Kelly said it amounts to the government pushing businesses to take on more debt.
"It's essentially like telling a consumer that is struggling to pay their Visa bill to just go out and apply for a MasterCard to solve their problems," he said.
"I can imagine how that would have gone over if that was the advice for families that were struggling to repay their household bills."
Refinancing could pay off in long run, expert says
Most financial institutions are offering CEBA refinancing options, said financial expert Garron Helman. He launched a website that outlines the options facing businesses, including a list of institutions offering refinancing.
While businesses likely will face higher interest rates if they chose to cover CEBA with new loans, Helman said, they'll likely pay less over the long run. He said the interest payments on a new $40,000 loan would fall well short of the $60,000 principle of a CEBA loan.
"It's still a huge advantage. So it still makes a lot of sense to take another loan to be able to take advantage of the government forgiveness," he said.
Helman said businesses considering refinancing should approach their primary financial institutions before looking elsewhere.
"They're not there to try to create new business as a result of their CEBA offerings. They want to just service their clients as well as possible," he said.
But Kelly said he worries that some businesses won't be able to qualify for new loans because higher costs and a sluggish economy have held back their post-pandemic recovery.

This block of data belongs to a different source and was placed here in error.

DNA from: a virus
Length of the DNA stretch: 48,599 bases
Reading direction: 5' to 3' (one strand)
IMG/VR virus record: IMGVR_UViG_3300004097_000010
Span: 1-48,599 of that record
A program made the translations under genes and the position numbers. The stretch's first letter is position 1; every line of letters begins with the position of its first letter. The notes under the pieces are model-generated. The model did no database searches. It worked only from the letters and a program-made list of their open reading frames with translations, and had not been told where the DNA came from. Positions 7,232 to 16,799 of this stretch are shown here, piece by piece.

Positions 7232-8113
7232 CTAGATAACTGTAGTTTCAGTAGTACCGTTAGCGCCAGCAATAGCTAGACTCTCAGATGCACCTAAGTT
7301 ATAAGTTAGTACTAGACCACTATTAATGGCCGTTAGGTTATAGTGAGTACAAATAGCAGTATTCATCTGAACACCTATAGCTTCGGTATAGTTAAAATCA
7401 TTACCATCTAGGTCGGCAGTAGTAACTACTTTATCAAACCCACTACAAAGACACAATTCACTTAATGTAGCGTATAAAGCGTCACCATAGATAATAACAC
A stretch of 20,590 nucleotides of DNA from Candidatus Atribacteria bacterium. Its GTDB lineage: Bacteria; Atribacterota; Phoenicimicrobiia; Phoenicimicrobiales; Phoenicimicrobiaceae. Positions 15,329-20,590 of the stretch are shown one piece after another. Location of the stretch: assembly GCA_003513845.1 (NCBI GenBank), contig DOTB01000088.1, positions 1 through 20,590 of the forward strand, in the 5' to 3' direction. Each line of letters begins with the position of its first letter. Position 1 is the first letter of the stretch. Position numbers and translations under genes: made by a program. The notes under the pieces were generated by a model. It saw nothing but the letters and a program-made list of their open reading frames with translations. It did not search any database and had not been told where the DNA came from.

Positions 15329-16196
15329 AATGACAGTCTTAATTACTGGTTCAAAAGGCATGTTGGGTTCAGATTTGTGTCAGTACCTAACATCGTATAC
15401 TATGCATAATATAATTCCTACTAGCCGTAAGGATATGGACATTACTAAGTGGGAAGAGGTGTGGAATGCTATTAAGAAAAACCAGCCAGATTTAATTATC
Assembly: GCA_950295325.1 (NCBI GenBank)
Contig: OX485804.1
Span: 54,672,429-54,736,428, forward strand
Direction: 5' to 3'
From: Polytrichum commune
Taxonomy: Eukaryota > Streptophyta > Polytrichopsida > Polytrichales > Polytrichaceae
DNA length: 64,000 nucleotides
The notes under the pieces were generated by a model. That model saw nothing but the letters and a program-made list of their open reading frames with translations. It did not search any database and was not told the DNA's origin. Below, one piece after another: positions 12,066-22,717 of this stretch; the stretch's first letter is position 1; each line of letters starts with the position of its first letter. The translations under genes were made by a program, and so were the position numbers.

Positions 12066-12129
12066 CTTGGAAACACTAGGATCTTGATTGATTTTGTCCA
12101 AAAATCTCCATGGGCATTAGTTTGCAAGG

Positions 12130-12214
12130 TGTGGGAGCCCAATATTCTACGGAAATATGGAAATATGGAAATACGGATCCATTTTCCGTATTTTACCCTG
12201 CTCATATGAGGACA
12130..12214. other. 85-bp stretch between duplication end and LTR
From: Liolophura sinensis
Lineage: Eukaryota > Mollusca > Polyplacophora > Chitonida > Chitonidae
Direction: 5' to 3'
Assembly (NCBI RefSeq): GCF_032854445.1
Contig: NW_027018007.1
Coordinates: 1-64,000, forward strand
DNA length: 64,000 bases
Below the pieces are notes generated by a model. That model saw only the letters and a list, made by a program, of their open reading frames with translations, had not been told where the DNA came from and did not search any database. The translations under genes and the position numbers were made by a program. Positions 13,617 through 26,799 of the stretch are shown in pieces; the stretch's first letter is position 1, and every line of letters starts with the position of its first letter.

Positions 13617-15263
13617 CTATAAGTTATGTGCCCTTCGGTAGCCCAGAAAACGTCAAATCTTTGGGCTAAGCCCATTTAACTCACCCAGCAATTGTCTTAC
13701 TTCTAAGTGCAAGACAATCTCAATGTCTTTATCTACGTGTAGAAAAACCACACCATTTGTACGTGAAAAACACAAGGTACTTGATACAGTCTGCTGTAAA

"They may not have the credit at this stage because their business hasn't recovered far enough in order for them to [get a loan]," he said.
Thomson said his business hasn't returned to pre-pandemic levels and he is being hit with rising costs.
He said he used to purchase rubber gloves for his employees for about $10 for a pack of 100 pairs. He said he pays about $40 for 25 pairs now.
"All these costs have gone up over the past three to four years and now they're throwing us basically out to the wolves," he said.
Nathan Hynes, owner of the Sand and Pearl Oyster Bar in Prince Edward County, Ont., said persistent high inflation has driven up his costs while driving down his income.
"Everything's up except for business because people don't have any money to go out as much anymore," he said. "It's a perfect storm."
Hynes said taking out another loan is his "only option" to meet the forgiveness deadline.
Kelly said the government should consider delaying the forgiveness deadline even further to give businesses more time to recover.
"Eighteen days is going to do absolutely nothing. I've not met a single business owner that feels like that will be helpful to them," he said.
Hynes said the government should go even further by writing off the outstanding loans entirely and offering tax credits to those who have paid theirs off. He refuted the claim that CEBA was a lifeline for businesses forced to close during the height of the pandemic.
"It was a cheap Band-Aid and now it's being ripped off at the worst possible time," he said.